Logistics for MSMEs: The penetration of technology in logistics will only increase from here. Logistics software-as-a-Service (SaaS) will see a lot of reception as companies will want to pay-as-they-go.
- By Nishith Rastogi
Logistics for MSMEs: Logistics has suddenly been thrust to the centre of the Covid-19 pandemic across the globe. Things are no different in India. Logistics is no longer an activity that happens in the background, it is now the differentiator. The pandemic has brought both opportunities and challenges for startups. The strange thing is that both the challenge and the opportunity is logistics. For e-grocery, e-commerce, food delivery, and other on-demand service companies, this period might very well be the epochal moment when they can deeply integrate themselves into the daily lives of consumers. But for that to happen, logistics will have to play a critical role.
On the ground
Most people are familiar with the last-mile delivery, but logistics is a lot more than just that. Online players either tie-up with FMCG companies, farms, wholesalers, etc to source the required items and this means that logistics is involved in every step of the process — right from the farm to the warehouse, warehouse to area-specific hubs and finally from hub to customer. Delay at any step has ripple effects and leads to late delivery.
While unaccounted delays is an impediment, the other big cause for concern is the manpower. E-groceries and e-commerce players are running their operations with just around 60 per cent of their usual manpower. According to various news reports, the big guns are hiring thousands of on-ground staff to meet the surging demand and some are even willing to pay more compensation to these workers.
The mass hiring also means that the new staff needs to be trained not just in contactless order execution but also on the sanitization best practices, both for their own safety and the customer’s safety. All this has meant that customers have had to wait longer to get their orders.
Startups have obviously realized this and being the resourceful lot, they are now tying up with other companies who can offer complementary assets/skill sets. For example, Flipkart and Bigbasket have tied up with Uber to deliver essentials. A strategic partnership like this ensures that deliveries happen in a more predictable manner and also the driver workforce gets to earn too.
These strategic partnerships haven’t just been on the delivery front, it is also happening on the supply side of the equation. Spencer’s Retail and Flipkart recently tied up to ensure hyperlocal delivery of essentials and groceries. According to reports, Spencer’s will become a seller on Flipkart and offer special packs of essentials. This again combines the last-mile delivery of Flipkart with the supply of Spencer’s Retail.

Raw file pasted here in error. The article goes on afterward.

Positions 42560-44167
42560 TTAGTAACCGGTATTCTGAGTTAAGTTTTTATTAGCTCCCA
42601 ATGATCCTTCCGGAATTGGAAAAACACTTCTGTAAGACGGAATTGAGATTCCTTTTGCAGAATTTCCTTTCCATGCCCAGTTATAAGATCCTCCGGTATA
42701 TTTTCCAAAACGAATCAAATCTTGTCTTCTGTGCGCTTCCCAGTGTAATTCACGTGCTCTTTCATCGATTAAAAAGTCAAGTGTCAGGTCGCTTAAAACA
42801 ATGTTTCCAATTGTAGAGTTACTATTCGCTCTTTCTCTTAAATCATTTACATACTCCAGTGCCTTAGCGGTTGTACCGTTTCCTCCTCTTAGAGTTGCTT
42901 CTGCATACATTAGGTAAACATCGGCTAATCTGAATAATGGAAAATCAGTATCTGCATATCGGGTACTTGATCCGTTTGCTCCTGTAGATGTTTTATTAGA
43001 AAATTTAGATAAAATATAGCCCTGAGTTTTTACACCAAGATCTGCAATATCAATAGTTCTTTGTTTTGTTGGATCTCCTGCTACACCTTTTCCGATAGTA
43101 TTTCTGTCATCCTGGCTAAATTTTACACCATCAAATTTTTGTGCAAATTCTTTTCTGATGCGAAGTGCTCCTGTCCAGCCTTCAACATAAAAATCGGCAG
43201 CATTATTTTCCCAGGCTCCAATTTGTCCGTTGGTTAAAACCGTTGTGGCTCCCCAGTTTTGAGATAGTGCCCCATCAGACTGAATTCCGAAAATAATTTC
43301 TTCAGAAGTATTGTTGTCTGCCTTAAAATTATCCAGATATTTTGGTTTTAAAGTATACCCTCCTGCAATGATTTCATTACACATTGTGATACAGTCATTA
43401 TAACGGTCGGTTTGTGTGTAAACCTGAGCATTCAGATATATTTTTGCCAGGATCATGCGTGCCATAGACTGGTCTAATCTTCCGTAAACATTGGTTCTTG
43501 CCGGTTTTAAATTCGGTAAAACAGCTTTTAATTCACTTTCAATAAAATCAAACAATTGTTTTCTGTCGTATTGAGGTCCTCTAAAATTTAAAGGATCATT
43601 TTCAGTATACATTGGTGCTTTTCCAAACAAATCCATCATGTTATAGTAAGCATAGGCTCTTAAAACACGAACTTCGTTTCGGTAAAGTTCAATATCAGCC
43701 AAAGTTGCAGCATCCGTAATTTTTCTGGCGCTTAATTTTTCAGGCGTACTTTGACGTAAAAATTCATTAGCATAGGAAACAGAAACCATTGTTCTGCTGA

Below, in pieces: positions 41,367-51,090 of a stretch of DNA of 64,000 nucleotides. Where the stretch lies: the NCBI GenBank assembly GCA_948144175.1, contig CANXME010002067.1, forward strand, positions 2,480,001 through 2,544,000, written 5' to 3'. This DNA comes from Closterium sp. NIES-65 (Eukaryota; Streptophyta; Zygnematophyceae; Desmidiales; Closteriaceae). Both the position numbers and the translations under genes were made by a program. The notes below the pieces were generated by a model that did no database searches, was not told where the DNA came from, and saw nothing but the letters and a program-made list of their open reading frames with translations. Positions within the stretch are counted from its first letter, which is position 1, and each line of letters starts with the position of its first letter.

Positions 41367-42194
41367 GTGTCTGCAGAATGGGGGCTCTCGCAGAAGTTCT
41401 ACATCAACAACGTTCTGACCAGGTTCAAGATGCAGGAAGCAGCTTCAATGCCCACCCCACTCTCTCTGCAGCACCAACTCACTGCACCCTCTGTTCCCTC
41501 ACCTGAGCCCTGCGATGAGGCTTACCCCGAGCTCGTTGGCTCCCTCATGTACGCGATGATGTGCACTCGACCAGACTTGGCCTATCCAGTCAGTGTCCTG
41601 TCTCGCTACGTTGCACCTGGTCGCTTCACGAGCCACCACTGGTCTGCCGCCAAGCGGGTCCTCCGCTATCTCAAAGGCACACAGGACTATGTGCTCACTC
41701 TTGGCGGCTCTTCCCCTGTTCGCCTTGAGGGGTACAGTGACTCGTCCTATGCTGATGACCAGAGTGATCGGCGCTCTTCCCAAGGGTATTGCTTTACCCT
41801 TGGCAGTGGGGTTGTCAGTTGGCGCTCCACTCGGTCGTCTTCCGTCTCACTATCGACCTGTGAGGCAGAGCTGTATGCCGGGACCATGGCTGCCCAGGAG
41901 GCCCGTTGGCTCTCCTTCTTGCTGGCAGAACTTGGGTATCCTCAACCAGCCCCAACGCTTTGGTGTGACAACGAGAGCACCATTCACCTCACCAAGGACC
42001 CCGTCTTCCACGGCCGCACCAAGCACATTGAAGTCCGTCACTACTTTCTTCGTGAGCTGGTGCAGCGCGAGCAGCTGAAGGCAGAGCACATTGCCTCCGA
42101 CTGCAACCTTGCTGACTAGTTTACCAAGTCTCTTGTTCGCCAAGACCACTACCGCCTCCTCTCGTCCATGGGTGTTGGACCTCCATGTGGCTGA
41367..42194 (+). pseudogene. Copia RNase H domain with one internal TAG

Another trend that is shaping up is the deepening alliance between FMCG companies, modern trade (MT) supermarkets, and e-commerce players. FMCG companies are integrating tightly with MT outlets and e-commerce companies to push their stocks because delivering to the traditional mom and pop stores has become tough.
There is no doubt that logistics will be the game changer moving forward. And technology will play a key role in enabling better logistics. For example, app-enabled deliveries already have lower onboarding and training time of new staff. The staff can simply depend on the technology for planning and go about executing the tasks. Also, technology has now made contactless delivery so simple by adding an electronic proof of delivery, like a photo of the delivered order. Startups are upping their logistics game with these technology improvements.
The penetration of technology in logistics will only increase from here. Logistics Software-as-a-Service (SaaS) will see a lot of reception as companies will want to pay as they go instead of upfront fixed software charges. SaaS will make logistics software affordable. More importantly, technology will help companies manage their resources better and also give deep-dive analytics to enable better decision making. The old manual way of managing logistics will soon be discarded, as logistics operations will only become more complex.
With Covid-19 shaking up the existing logistics structure, companies will want to have more captive control over their logistics operations. Some startups might even look at reimagining their existing supply chain to make it nimble and adaptive to change. For global companies and well-established startups, the new mantra will be ‘China plus one’. Companies will diversify their suppliers/vendors and add another country along with China to source their material from, so as to reduce the potential impact of any adversity. To put it simply, Covid-19 has ensured that logistics is now at the forefront of every business.
Nishith Rastogi is the CEO & Co-founder of Locus.sh. Views expressed are the author’s own.